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Vernacular schools – a never-ending punching bag

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Politicians and others with vested interests should stop using vernacular schools as a tool of political expediency to promote their agenda, write Khoo Kok Heong.

I read with trepidation a recent article “Start forging unity in school“.

Vernacular schools have been with us even before independence. Until today, they have periodically been used as a scapegoat for the root cause of disunity among Malaysians.

Malaysians, however, are now more receptive and liberal to the benefits of vernacular schools.

With the passage of time, many changes have taken place in the education landscape in Malaysia.

One such change is the emergence of a large number of international schools which has had an impact on unity and integration.

Another development is the popularity of Chinese vernacular schools not only among the Chinese but also among quite a few Malays and other ethnic groups. Many Malaysians have become more receptive to the benefits of Chinese vernacular schools.

This major shift in the education landscape brings a new perspective and a new development in inter-ethnic relationships and integration in such schools and among the Malaysian public at large.

The international schools are akin to the English-medium schools of yesteryear. They have conducive characteristics and an environment to promote integration among the various ethnic groups.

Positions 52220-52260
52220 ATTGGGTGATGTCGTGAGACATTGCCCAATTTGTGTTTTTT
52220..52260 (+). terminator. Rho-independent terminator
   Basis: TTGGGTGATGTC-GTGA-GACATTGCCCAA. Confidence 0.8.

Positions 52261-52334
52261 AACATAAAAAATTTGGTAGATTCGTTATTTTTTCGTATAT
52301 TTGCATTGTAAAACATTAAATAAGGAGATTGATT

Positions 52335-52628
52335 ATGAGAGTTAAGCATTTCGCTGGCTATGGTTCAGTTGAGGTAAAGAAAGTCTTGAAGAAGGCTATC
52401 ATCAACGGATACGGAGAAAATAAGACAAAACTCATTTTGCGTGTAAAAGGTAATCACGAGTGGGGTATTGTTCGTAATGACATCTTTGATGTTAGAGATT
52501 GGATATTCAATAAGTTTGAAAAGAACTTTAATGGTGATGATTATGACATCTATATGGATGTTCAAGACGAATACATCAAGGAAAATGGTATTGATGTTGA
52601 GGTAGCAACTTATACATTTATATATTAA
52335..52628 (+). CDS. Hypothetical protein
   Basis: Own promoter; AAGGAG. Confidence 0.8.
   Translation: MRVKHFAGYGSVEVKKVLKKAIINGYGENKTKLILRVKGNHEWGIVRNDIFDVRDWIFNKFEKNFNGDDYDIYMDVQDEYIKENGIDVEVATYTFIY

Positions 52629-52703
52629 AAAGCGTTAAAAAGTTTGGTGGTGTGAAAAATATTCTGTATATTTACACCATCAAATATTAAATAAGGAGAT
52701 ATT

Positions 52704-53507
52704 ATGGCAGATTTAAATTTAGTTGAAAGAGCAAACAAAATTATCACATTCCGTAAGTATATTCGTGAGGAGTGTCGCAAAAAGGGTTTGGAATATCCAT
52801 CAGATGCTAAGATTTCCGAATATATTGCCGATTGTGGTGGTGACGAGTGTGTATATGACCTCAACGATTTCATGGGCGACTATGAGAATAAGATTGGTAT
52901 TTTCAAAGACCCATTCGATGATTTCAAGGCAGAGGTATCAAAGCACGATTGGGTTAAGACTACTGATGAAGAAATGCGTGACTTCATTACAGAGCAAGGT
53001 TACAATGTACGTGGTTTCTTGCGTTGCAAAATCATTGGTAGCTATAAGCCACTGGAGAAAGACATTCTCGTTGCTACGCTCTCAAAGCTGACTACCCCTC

With the popularity of international schools growing by leaps and bounds, it is not right to say that the national schools still hold the only key to racial integration and unity anymore.

And with a large number of children of Chinese and other ethnic origins enrolling in Chinese vernacular schools, the enrolments of national schools could fall. Presently, some 80, 000 Malay students attend Chinese vernacular schools across the country – and the number is rising.

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With this twin phenomena, the national schools can no longer be considered as the only viable bridge for integration and unity. Previously, regarded as the most important tool to promote unity and integration, many of these schools have now taken a back stage.

At the rate things are going, many national schools – with some notable exceptions, especially national schools in affluent urban areas that are still in great demand – may end up with such poor enrolments that they will not play a great part in promoting unity anymore.

International and Chinese vernacular schools are slowly but surely assuming that role. Many national schools have only themselves to blame for losing their shine as the schools of choice.

For these national schools to make a comeback, they must go for a total overhaul. Reforms must be carried out in the choice of principal and the composition and quality of administrative staff and teachers.

Discriminatory policies must be removed and all ethnic groups treated fairly. No more directives to hold moral lessons outside the normal school hours or to forbid non-Muslim students from eating in the canteen during the fasting month – just to name a couple.

Politicians and others with vested interests should stop using the vernacular schools as a tool of political expediency to promote their agenda. If they do, it would only create disunity among the people.

Let this issue of Chinese vernacular schools be buried once and for all. We have wasted too much time for far too long politicising this issue.

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Let water finds its own level. Let parents choose what type of school is best for their children. After all, parents know best.

Khoo Kok Heong is a former teacher based in Penang. He recently attended an Aliran writers’ workshop with the theme “Writing for Change in New Malaysia”.

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